Capturing Your Subject’s Personality


The greatest portraits of our time have been able to capture their subject’s personality. How can I do that with someone who I have just met?

Answer by: Nrupen Madhvani, Editorial and Conceptual Photographer

As an example, imagine the pressure Yousuf  Karsh was under when he shot the iconic portrait of a scowling Winston Churchill sans his signature cigar? This was WWII, and Churchill was sending out a clear message to the Germans. Don’t mess with us! Also, what was going through Arnold Newman’s mind when he created the brilliant portrait of the music composer, Igor Stravinsky? The negative space has a silhouetted grand piano with an open lid that looks like a musical note. The maestro’s head and shoulders behind the instrument occupy only a small percentage of the frame. But that didn’t matter. It all came together, and Stravinsky liked the image so much that he was reported to have said that the photograph made him famous! It’s quite likely that both Karsh and Newman would have liked to have more time, but they found the essence in their subjects within the time that was available.

It’s abundantly clear that all professional photographers work with a proverbial gun to the head. There’s always a looming deadline. But, despite that, our responsibility is to deliver. The accompanying portrait of artist Anandajit is one such situation. I had travelled to Gujarat and was meeting him for the first time. He was in the midst of a new series for an impending show. I had less than an hour, so I had to think quickly and work fast.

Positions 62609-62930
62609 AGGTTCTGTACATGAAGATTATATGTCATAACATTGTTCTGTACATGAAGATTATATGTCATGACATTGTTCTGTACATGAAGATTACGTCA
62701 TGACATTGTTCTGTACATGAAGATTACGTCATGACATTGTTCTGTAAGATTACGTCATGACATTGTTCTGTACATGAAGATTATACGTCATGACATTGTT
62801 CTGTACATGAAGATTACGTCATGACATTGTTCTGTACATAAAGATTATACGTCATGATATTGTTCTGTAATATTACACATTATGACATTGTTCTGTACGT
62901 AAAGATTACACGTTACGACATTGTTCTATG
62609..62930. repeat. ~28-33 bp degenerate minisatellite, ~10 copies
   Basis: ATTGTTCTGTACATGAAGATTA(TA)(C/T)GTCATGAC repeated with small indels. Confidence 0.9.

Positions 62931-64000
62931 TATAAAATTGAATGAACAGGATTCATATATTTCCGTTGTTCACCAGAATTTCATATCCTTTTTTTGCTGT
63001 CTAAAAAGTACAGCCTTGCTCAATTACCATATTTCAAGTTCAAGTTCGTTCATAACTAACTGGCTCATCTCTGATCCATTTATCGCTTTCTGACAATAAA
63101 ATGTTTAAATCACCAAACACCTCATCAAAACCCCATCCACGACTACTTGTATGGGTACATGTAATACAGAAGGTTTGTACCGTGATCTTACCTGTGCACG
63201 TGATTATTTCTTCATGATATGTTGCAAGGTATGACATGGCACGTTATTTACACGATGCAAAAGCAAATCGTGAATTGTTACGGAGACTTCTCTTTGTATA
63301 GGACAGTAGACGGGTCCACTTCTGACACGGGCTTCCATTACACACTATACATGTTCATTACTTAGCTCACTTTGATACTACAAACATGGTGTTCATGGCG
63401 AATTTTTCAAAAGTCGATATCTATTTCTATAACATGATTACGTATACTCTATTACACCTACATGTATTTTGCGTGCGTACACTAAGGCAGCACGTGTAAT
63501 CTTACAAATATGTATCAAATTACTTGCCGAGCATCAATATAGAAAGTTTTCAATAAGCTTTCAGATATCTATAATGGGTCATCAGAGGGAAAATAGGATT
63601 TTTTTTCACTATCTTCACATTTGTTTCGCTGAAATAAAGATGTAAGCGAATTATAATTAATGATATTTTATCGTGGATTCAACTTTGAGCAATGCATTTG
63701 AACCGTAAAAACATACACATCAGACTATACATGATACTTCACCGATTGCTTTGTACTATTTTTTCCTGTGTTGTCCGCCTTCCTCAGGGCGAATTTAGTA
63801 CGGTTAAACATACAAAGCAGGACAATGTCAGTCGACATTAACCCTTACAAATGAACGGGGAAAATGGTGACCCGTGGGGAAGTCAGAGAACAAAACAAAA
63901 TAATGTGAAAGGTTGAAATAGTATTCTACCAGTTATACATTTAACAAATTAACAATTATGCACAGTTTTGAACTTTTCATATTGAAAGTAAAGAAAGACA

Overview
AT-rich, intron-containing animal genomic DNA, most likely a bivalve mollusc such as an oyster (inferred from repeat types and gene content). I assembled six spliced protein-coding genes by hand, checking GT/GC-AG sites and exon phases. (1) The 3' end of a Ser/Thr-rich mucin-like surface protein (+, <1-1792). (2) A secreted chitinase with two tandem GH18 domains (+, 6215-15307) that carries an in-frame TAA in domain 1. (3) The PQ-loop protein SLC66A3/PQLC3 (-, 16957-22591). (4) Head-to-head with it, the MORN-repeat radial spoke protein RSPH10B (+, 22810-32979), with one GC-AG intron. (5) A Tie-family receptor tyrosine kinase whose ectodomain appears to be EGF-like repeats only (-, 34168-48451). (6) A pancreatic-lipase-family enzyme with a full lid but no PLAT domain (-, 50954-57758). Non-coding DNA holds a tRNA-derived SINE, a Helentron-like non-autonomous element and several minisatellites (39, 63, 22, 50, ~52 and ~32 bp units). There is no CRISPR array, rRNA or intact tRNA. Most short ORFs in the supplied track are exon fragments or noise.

I bounced off the flash on a near wall, to light up the scene a little, because the light coming from the window wasn’t enough. I also liked his hand touching the hand in his painting.

At the top of the checklist was to make my subject feel comfortable. Then, my attention went to the space and the quality of light. Choice of lens, a good balance of ISO, shutterspeed and aperture, and finally, the right camera angle made a huge difference. Once those decisions were made, I felt confident enough to go ahead with the final shot. Most importantly, after completion, the artist in me has to be satisfied with the resulting narrative. All the above elements, along with a dash of luck, go into making a successful photograph.

In the image of Anandajit, I wanted to show the tactile connection between the creator and the work, which is why his little finger is connecting with the fingers in his painting. Showing his face clearly was not as vital as the intensity of the moment. Constructed photographs like this one are never random. You may not have as much time as you’d like, but you still have to put some thought into it.

The fact is that I can only perform under pressure when I have faith in my ability to execute. It’s a combination of thought and action. I’ve learnt through experience that though some stressful conditions can be extremely challenging, they can also be very rewarding.